AVERAGE SPEED OVER DISTANCE CAMERAS: ALL YOU NEED TO KNOW AND WHERE YOU CAN FIND THEM

Arrive Alive’s Johan Jonck said the system is not only “fair”, but it also frees-up traffic officers to attend to other road rule violations.

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Speeding drivers take note: the average speed over distance (ASOD) camera network in South Africa is expected to expand in the coming years.

ASOD systems are currently operating in parts of the Free State, KwaZulu-Natal, and the Western Cape, with plans in the pipeline to install more cameras across the country.

The reason for the planned expansion is simple: the ASOD system is effective at reducing speeding.

Arrive Alive’s Johan Jonck said the system is not only “fair”, but it also frees-up traffic officers to attend to other road rule violations.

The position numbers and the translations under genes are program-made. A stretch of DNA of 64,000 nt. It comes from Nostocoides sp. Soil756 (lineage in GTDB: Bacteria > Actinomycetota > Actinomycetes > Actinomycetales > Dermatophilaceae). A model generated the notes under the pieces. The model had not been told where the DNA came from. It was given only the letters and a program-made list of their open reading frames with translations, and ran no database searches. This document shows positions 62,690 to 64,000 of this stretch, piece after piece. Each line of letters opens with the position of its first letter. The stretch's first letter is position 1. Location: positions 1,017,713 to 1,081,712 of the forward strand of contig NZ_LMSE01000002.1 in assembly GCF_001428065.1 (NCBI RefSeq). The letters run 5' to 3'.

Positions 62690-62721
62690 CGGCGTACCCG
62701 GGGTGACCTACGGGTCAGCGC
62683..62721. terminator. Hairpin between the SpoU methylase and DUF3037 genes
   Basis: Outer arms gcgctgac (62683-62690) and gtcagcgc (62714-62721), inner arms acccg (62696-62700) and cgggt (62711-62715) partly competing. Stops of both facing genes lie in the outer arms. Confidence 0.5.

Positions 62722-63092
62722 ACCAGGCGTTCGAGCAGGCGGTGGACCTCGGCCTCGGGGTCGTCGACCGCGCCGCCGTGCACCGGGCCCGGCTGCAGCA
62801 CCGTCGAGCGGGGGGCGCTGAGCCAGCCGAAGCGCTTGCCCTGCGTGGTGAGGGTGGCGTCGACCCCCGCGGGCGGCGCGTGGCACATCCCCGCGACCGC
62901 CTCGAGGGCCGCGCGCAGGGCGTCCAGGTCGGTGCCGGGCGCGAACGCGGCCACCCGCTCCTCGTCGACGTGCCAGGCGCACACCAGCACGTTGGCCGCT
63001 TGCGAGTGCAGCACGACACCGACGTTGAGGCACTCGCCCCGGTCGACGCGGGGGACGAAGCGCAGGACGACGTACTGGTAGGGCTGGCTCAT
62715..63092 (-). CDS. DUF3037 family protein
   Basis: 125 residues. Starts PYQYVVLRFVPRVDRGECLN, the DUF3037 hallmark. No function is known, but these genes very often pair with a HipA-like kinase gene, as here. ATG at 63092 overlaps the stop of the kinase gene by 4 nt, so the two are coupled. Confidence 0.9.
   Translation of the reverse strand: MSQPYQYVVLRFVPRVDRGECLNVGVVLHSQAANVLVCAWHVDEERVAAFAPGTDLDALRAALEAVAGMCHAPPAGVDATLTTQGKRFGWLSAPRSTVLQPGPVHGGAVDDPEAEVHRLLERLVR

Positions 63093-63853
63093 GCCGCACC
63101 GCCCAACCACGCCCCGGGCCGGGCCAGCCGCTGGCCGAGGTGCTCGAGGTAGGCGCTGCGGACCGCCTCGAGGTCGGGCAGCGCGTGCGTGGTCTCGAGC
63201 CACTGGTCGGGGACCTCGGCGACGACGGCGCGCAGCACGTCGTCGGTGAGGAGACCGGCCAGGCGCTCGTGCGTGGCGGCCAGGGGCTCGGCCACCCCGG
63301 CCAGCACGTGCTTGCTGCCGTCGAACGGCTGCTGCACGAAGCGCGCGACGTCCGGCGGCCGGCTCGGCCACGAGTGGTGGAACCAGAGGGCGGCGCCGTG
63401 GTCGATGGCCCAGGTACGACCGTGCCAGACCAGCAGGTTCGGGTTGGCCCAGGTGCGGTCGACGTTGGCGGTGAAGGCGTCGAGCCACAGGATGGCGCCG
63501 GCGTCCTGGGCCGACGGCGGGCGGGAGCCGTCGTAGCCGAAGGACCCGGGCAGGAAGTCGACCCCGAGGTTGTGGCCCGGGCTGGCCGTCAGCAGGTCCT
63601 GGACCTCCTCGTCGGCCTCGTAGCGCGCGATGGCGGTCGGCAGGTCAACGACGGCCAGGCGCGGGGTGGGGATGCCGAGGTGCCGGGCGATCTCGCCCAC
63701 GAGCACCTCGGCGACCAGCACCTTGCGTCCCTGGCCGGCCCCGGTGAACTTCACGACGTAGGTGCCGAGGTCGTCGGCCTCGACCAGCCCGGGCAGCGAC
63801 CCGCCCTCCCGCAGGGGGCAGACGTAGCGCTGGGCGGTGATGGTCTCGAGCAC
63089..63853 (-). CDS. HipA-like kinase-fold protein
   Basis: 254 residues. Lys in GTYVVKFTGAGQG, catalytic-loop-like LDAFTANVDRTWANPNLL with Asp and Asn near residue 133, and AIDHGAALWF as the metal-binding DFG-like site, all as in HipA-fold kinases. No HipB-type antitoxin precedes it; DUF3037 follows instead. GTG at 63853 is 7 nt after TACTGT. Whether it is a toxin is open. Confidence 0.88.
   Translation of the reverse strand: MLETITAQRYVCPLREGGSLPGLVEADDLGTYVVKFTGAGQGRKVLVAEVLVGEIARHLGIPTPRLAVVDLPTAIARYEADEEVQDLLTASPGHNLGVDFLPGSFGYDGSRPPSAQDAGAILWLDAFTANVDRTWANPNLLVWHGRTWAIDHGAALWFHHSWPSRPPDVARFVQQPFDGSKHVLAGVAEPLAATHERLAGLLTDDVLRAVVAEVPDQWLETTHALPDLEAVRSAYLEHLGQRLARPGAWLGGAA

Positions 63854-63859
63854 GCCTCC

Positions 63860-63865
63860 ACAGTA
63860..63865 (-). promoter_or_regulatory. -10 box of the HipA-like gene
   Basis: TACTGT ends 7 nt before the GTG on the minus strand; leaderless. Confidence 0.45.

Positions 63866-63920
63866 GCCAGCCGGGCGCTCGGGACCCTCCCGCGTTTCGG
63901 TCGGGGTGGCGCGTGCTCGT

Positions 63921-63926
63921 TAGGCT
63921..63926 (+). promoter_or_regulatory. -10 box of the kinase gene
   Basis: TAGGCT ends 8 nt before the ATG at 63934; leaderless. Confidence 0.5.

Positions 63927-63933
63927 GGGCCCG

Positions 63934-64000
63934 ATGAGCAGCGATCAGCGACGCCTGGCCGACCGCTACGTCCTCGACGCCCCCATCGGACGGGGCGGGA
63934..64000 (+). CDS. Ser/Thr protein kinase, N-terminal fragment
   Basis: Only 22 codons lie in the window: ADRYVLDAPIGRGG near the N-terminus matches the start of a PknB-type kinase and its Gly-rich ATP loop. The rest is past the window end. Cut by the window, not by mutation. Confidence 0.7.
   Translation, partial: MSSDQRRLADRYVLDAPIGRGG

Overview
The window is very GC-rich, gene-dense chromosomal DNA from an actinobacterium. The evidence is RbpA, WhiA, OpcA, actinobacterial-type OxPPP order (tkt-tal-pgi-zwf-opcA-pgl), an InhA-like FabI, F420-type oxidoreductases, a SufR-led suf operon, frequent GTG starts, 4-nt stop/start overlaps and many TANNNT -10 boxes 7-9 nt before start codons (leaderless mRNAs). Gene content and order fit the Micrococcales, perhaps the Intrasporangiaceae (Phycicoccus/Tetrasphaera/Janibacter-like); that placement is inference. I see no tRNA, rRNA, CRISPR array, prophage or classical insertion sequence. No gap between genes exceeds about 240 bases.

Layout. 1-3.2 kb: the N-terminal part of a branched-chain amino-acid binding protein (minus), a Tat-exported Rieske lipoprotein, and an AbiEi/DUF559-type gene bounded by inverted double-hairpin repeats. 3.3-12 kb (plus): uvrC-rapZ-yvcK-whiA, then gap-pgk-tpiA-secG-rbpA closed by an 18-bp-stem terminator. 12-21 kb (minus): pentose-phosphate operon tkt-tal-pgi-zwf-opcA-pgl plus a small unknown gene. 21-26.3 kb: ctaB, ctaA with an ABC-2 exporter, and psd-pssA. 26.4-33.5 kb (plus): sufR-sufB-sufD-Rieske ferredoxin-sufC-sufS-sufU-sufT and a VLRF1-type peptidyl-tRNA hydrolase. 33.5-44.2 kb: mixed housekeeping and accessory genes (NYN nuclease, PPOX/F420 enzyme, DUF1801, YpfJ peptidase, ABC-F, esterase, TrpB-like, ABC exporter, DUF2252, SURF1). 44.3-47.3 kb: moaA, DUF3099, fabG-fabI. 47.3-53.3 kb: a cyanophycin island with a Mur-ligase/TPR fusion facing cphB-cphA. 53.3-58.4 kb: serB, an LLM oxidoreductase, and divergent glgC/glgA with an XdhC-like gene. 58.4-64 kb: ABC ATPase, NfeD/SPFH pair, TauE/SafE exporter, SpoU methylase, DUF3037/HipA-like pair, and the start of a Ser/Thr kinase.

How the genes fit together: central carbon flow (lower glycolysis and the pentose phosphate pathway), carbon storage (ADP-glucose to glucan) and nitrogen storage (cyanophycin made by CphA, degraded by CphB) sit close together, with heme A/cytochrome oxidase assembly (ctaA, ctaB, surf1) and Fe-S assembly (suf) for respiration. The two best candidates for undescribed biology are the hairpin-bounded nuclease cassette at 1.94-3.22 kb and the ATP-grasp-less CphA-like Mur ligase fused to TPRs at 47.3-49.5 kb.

Where in South Africa ASOD cameras are installed

The infographics below show where ASOD systems are in use throughout the country.

MyBroadband thanks the Western Cape government and the N3TC for providing the location information on the systems.

Free State

Free State

KwaZulu-Natal

KwaZulu-Natal

Western Cape

Western Cape

Infographics based on Google Maps data.

How the ASOD system works

The fist ASOD systems were used in a pilot project along the N3 in KwaZulu-Natal in 2010, after which they were rolled out to other parts parts of the province.

The Western Cape followed suit, and rolled out its 452km ASOD network to many of the most dangerous stretches of road in the province.

The ASOD system works by taking a photo of a vehicle and its number plate at a start point (point A) along a piece of road, and another photo at the end point of the same stretch of road (point B).

The time it took the vehicle to travel between point A and B is calculated, and if it is faster than the predetermined limit for that section of road, the driver is issued a speeding fine.

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